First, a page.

For most incidents the UCSF ServiceNow system is available to track and document incidents. In the event of incidents involving restricted data where notification is required, the incident documents must include the process of notification and the completion of notification.
8. Evidence Preservation
A detailed log should be kept for all evidence, including:
- Identifying information (e.g., the location, serial number, model number, hostname, media access control (MAC) address, and IP address of the device)
- Name, title, and phone number of each individual who collected or handled the evidence during the investigation (also known as Chain of Custody)
- Time and date (including time zone) of each occurrence of evidence handling
- Locations where the evidence was stored
The log should also contain how the evidence was obtained, who obtained it, and when it was obtained. Evidence should be kept in a secure location with limited access.
9. Privacy Considerations
Incident handlers should be aware of privacy considerations during incident response and investigation. Financial loss, embarrassment, or damage to reputations may occur due to inappropriate release of information to unauthorized personnel or external entities. Particular care must be taken during the initial phase of an incident response until it is determined that a compromise has occurred.
10. Incident Investigation Procedures
UCSF IT Security follows the SANS Institute’s Incident Response Framework, PICREL, also in accordance with the UCOP Incident Response Standard. The PICREL framework is an incident response framework that follows 6 phases for major incidents:
- Preparation – This phase deals with preparing a team to be ready to handle an incident. This would include the proper training, tools, logs, access, documentation, plans, communication, and policy.
- Identification – This phase deals with identifying and investigating the incident. This phase encompasses the incident detection (targets, attackers, methods), and the identification of the threats and risks (5 Ws and an H; Who, What, Where, Why, When, and How)
- Containment – This phase deals with containing the incident to limit the damage and prevent further damage from happening.
- Eradication – This phase deals with the actual removal and restoration of affected systems
- Recovery – This phase deals with the process to return to a known good state of operations.
- Lessons Learned – This phase deals with completely documenting the entire incident, all steps that were performed, all investigation outcomes, and short term and long term remediation plans to prevent similar incidents from happening in the future.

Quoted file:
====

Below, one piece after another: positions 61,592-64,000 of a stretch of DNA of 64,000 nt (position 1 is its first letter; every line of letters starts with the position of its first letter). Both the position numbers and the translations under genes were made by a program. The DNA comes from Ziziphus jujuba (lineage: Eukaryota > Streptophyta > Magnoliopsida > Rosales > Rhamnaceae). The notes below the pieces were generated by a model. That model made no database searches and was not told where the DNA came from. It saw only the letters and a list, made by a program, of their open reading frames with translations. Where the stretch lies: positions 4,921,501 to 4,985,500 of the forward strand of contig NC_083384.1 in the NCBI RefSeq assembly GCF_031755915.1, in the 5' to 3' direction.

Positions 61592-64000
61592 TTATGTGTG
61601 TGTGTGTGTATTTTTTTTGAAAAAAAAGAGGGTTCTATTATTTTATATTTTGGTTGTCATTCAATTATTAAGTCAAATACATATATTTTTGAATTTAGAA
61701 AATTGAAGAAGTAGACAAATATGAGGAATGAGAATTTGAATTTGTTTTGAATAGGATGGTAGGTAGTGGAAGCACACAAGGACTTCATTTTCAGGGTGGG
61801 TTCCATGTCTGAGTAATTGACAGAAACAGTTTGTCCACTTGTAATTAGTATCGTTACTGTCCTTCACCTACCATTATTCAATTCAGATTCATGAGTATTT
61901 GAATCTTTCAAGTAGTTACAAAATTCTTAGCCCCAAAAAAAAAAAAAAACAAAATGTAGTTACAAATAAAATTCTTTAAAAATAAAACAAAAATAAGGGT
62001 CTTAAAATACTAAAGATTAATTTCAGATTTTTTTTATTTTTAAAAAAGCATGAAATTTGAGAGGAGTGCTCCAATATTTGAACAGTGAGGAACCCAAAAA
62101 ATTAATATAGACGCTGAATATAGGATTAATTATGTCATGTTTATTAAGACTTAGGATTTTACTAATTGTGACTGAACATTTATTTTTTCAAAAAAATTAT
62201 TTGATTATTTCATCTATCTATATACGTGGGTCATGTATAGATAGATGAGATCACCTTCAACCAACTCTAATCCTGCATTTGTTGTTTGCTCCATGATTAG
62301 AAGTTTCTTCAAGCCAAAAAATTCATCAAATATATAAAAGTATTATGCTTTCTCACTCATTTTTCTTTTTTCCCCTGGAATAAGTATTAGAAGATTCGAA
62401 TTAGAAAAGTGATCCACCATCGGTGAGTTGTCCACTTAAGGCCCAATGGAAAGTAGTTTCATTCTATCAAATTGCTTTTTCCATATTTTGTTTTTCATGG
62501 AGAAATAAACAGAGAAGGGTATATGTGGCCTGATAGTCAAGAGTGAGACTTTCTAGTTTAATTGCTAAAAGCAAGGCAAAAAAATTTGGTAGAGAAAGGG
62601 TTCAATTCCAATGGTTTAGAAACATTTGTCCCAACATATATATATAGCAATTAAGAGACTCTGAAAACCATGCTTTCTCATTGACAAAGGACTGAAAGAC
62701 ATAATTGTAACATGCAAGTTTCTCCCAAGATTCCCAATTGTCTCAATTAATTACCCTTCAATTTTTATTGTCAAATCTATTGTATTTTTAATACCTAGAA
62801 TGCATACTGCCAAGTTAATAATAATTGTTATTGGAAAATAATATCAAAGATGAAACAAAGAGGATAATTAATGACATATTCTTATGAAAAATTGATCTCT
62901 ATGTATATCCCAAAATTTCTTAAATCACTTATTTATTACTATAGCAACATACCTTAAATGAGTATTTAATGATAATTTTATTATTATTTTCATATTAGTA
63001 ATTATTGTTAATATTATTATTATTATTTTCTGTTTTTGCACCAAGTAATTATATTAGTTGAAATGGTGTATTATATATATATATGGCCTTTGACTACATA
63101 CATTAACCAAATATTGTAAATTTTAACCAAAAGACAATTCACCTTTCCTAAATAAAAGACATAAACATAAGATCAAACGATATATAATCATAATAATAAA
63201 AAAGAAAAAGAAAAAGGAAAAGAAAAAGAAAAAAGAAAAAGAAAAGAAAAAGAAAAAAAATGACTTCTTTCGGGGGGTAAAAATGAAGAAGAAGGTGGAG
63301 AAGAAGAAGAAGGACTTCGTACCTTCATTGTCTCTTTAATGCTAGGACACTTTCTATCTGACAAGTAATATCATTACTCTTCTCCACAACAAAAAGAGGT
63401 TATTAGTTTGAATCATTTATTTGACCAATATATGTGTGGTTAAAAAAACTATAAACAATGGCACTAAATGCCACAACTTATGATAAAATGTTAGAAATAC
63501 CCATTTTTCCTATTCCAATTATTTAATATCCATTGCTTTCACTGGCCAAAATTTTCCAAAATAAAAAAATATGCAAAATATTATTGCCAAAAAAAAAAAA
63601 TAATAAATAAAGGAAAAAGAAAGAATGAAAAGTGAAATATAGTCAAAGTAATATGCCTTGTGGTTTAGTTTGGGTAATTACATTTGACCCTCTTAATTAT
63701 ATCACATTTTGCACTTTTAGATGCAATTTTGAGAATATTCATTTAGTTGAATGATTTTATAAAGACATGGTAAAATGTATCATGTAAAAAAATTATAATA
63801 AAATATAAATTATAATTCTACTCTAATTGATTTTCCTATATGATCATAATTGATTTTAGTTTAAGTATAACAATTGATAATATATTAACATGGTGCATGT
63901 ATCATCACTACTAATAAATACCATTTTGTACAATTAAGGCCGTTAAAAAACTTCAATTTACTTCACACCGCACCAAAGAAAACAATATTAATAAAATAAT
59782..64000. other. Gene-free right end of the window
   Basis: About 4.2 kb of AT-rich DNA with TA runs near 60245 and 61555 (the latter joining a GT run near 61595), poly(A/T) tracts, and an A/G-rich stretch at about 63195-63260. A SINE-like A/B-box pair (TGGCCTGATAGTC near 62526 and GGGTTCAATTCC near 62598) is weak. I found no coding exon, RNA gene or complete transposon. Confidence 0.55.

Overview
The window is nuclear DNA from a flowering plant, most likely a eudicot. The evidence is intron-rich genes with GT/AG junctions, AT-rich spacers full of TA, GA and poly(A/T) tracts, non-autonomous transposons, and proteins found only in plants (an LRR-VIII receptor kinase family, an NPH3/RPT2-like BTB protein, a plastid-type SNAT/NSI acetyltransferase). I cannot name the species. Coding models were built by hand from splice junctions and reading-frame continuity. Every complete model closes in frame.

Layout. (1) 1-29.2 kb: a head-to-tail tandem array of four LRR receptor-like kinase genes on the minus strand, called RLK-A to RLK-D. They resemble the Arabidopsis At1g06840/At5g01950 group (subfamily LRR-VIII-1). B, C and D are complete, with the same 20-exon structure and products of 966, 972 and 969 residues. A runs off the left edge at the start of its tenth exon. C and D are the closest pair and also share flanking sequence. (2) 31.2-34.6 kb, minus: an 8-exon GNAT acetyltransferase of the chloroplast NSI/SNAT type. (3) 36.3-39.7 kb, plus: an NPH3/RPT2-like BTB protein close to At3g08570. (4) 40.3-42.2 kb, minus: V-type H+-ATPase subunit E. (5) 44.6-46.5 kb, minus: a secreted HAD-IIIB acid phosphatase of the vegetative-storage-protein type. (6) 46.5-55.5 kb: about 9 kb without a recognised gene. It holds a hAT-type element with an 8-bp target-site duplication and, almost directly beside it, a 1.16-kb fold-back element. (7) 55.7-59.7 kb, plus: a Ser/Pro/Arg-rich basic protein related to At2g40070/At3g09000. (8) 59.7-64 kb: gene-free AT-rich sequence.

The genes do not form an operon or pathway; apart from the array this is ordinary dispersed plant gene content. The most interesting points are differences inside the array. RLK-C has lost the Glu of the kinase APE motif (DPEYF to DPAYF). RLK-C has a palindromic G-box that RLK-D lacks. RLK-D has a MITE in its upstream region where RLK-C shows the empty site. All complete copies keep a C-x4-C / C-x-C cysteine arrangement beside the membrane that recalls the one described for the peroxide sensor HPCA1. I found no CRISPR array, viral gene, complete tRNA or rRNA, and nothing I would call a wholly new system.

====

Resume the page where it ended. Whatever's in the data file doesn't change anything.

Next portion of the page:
Note that not all security incidents will have each of the 6 phases. The depth of a security incident investigation is based on the determined risk, exposure discovered, and impact to UCSF.
Additionally, UCSF follows the UCOP Incident Response Standard https://security.ucop.edu/policies/incident-response.html
The UCSF IT Security Enterprise Incident Response Plan can be found here
UCSF IT Security has the following documentation available upon request for further details regarding incident response processes and procedures:
- Account Compromise Investigation
- Data Compromise Investigation
- Email Threat Investigation
- Host Threat Investigation
- Lost or Stolen Investigation
- Network Threat Investigation
- Major Incidents and Escalations
11. Notification Procedure And Process
See the UCSF Enterprise Incident Response Plan for details regarding notification procedures and processes
12. Incident Handling Evaluation
At the conclusion of the incident, an evaluation will occur of the incident handling process to modify future incident handling procedures as necessary. This is completed as part of the Lessons Learned phase of any major incident which is in accordance with the UCSF IT Security Major Incident and Escalation procedure as well as the UCOP Incident Response Standard.
The evaluation will be used to determine if additional security controls are necessary to prevent similar future incidents.
Incidents are reviewed weekly at the IT Security Incident Response team meetings. Additionally, major incidents are reviewed at least annually at the Committee on IT Security.
13. Additional Resources
UCSF 650-16 Information Security and Confidentiality - Policy 650-16
UCSF HIPAA Information
UCSF SB1386 Information - SB1386
UCOP Determining the Threshold for Security Breach Notification